March/April 2013

March/April 2013
Table of Contents

Want to view the the full digital issue? Click here. Features GI Intervention: Approach to Diagnosis & Therapy of the Vomiting Patient P. Jane Armstrong, DVM, MS, MBA, Diplomate ACVIM University of Minnesota College of Veterinary Medicine Medications for Acute Vomiting: Dogs & Cats P. Jane Armstrong, DVM, MS, MBA, Diplomate ACVIM University of Minnesota …

The Neurologic Examination In Companion Animals
Part 2: Interpreting Abnormal Findings

Helena Rylander, DVM, Diplomate ACVIM (Neurology) Once a neurologic examination has been completed in a patient, the practitioner can use the abnormalities, or lack thereof, to help localize the lesion to the brain, spinal cord, peripheral nervous system, or cauda equine, which provides critical information on the patient’s condition. A complete neurologic examination should be …

How to Avoid the Five Most Common Mistakes in Veterinary Dermatology

Lori A. Thompson, DVM, Diplomate ACVD Discover the five pitfalls most commonly encountered by practitioners when diagnosing and treating dermatologic conditions in dogs and cats, while learning how to fine tune your approach to history taking, biopsies, skin scrapings, and antibiotic selection. Practicing medicine is called “practicing” for a reason. Typically, there is no ONE …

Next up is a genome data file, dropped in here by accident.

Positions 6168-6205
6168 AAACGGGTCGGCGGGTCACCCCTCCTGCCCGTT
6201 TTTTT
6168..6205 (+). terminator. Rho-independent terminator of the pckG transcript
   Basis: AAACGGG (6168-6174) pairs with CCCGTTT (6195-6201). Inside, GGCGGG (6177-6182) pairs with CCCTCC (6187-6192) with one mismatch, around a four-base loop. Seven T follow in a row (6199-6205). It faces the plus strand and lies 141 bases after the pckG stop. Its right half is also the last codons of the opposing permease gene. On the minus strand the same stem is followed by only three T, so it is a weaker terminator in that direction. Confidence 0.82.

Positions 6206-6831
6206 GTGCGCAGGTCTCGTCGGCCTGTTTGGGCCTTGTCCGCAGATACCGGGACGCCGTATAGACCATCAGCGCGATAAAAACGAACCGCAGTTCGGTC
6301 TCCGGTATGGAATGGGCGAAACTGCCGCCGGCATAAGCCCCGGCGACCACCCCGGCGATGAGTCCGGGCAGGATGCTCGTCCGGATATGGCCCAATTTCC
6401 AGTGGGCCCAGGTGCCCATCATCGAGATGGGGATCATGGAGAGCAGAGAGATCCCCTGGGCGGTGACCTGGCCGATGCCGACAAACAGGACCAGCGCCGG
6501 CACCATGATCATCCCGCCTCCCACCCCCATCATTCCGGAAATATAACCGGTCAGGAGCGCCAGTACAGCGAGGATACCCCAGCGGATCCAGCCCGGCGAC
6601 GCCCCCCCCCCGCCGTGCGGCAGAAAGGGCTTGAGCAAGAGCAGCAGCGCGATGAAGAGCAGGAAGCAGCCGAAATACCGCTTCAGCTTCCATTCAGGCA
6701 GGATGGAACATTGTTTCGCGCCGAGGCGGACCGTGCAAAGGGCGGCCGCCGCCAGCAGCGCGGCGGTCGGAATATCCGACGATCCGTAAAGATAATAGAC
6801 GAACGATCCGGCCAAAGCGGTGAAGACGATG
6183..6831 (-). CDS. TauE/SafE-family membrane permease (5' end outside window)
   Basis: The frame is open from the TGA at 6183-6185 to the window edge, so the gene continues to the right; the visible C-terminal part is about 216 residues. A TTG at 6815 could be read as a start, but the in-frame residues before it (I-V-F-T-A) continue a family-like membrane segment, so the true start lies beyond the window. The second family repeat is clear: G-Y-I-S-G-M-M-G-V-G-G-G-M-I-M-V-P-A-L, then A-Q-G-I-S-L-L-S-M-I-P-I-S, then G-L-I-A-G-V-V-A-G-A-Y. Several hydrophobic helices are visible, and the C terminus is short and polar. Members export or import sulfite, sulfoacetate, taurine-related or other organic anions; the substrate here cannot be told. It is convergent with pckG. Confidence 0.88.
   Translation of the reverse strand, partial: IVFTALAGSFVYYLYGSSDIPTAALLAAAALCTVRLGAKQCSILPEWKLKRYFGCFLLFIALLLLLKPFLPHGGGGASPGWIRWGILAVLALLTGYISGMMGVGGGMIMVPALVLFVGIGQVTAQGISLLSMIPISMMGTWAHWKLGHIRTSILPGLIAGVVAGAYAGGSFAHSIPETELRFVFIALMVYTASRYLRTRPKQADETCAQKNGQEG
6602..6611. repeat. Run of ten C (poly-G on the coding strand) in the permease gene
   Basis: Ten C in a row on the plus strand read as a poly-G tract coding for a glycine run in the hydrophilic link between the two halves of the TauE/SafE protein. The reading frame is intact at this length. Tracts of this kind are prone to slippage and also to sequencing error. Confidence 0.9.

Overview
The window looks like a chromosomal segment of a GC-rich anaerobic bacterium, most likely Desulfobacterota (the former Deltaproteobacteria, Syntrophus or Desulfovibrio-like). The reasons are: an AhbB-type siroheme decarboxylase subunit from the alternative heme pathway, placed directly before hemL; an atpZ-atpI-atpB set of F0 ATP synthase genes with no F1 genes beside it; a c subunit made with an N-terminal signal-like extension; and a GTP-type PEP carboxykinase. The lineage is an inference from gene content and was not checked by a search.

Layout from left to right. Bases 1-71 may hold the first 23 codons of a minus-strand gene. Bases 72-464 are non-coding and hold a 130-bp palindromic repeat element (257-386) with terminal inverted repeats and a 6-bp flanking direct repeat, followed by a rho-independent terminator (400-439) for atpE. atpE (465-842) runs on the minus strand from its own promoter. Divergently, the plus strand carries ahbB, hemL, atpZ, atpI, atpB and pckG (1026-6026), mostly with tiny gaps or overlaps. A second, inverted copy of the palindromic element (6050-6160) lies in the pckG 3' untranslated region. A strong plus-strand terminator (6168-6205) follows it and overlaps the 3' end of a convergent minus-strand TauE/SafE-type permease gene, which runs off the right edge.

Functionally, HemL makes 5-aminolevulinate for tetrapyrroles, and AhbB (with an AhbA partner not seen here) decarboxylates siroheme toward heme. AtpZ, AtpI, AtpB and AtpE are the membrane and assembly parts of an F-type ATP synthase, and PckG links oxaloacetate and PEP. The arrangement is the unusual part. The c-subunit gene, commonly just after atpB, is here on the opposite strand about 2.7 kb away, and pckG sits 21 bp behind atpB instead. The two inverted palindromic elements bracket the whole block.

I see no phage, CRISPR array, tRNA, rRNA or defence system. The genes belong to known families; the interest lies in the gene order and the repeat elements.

GI Intervention: Approach to Diagnosis & Therapy of the Vomiting Patient

P. Jane Armstrong, DVM, MS, MBA, Diplomate ACVIM Vomiting is a common clinical complaint in both dogs and cats and a clinical sign common to diseases of many body systems. Management includes controlling vomiting, addressing underlying causes, and correcting fluid and electrolyte abnormalities. Vomiting is a very common clinical complaint in both dogs and cats. …

Journal Club
Focus On Diabetes Mellitus

Diabetes mellitus is a common condition in both dogs and cats, and small animal practitioners need to feel comfortable with the long-term management of these patients. The following 4 abstracts highlight articles that provide useful insight into the management of both feline and canine diabetics. The study by Hafner and colleagues looked at placement sites …

Today’s Technician
Assisting the Surgeon: Practical Strategies for Preventing Nosocomial Infections

Noah Jones, RVT Postoperative patients are among those at highest risk for nosocomial infection. Strategies for disinfecting personnel, equipment, and the surgical suite are meticulously outlined. Nosocomial infections increase morbidity and mortality in patients as well as cost to clients. Antimicrobial resistance further complicates nosocomial infections by increasing morbidity, mortality, and cost. RISK FACTORS Postoperative …

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